In the United States, the tradition of celebrating Father’s Day is not even a hundred years old. It all started in Spokane, Washington in 1910- two years after the first Mother’s Day observance in West Virginia. William Jackson Smart’s married daughter, Sonora Louse Smart Dodd, came up with the idea during a Mother’s Day sermon.

During the sermon, which extolled maternal sacrifices made for children, Sonora thought of the sacrifices her father made. William Jackson Smart—a civil war veteran—became a single parent after his wife died in childbirth when Senora was sixteen.

Senora felt her father made as many sacrifices as any mother. He endured the loss of his wife and kept their farm afloat while raising his six children. Sonora believed strongly that if mothers had their own special day, then fathers should too.

Inspired by Ms Anna Jarvis’s struggle to promote Mother’s Day, which was in May, Senora began a rigorous campaign to celebrate Father’s Day. She proposed celebrating on June 5th, which was her father’s birthday. The idea gained strong support from the town’s ministers and members of the Spokane YMCA, but the ministers suggested moving the date to June 19th so they would have time to prepare sermons to celebrate fathers.

Mother’s Day was endorsed in newspaper articles and many of these same papers carried the story of Spokane’s Father’s Day celebration. But Father’s Day wasn’t as quickly accepted as Mother’s Day. Members of the all-male Congress were hesitant to promote such a day, feeling the country might see such a move as self-congratulatory.

Still, Father’s Day increased in popularity and in 1916, President Woodrow Wilson and his family personally observed the day. President Calvin Coolidge recommended in 1924 that any state wishing to hold their own Father’s Day observances could do so. He wrote to the nation’s governors that “the widespread observance of this occasion is calculated to establish more intimate relations between fathers and their children, and also to impress upon fathers the full measure of their obligations.”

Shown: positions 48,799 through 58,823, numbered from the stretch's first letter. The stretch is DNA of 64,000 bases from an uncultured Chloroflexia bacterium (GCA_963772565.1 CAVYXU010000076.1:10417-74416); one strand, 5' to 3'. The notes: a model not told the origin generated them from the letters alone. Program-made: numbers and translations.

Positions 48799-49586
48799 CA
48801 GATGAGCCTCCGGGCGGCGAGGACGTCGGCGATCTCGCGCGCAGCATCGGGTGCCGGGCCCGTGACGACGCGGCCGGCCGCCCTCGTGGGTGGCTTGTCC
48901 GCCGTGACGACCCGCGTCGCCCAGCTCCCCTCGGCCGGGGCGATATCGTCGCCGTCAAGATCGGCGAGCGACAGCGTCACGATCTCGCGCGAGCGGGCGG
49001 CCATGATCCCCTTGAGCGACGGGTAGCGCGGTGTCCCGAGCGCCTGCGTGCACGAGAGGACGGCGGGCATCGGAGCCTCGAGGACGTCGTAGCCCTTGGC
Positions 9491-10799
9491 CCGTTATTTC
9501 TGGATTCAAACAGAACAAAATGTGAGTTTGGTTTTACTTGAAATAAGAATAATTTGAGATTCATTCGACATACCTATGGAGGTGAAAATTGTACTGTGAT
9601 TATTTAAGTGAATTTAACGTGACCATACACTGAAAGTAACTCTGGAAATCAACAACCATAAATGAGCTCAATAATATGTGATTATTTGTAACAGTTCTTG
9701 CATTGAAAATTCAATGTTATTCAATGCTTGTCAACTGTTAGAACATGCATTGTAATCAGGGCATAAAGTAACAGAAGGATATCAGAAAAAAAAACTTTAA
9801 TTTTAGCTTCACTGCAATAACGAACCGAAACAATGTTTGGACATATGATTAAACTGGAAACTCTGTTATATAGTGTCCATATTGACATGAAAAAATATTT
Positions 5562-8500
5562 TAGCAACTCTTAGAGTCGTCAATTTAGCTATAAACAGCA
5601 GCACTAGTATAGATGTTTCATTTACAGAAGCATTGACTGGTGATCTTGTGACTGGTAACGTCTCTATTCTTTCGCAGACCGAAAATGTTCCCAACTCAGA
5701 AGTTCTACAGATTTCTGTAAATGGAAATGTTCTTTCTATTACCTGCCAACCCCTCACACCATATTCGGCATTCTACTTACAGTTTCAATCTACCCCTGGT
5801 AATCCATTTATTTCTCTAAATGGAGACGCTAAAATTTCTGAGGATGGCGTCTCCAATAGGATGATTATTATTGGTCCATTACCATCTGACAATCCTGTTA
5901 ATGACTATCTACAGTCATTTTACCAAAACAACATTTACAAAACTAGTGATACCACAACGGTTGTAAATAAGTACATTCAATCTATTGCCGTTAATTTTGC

There was still debate in congress over approving such a day, but in 1966, President Lyndon Johnson signed a presidential proclamation declaring the third Sunday of June as Father’s Day in the United States. In 1972, President Richard Nixon established a permanent national observance to be held on that same date and Sonora Smart Dodd was honored for her contribution at the World’s Fair in Spokane in 1974.

Mrs. Dodd died in 1978 at age 96, but most people still accredit her with the first Father’s Day celebration. However, some scholars believe the tradition of celebrating one’s father can be traced to ancient Babylon some four thousand years ago.

Records show that a young boy named Elmesu carved a Father’s Day message in clay wishing his father good health and a long life. This was the first documented account of a Father’s Day observance. And although no one knows what happened to Elmesu and his father, the tradition of celebrating Father’s Day remained in several countries around the world before the United States proclaimed the third Sunday in June as the official date of Father’s Day.

Many countries celebrate Father’s Day on the same day as the US, but other countries celebrate at different times. For example, Germany celebrates fathers on Ascension Thursday—40 days after Easter. Australia celebrates this day on the first Sunday in September, and Belgium celebrates Father’s Day twice a year, once on St. Joseph’s Day and again on the second Sunday in June.

So, what other countries besides the US will be celebrating Sunday, June 20, 2010?
The United Kingdom celebrates the third Sunday in June as do the Netherlands, Japan, France, Canada, Chile, and Argentina. And Bulgaria celebrates Father’s Day on June 20th every year.
So to all fathers around the world, Happy Father’s Day.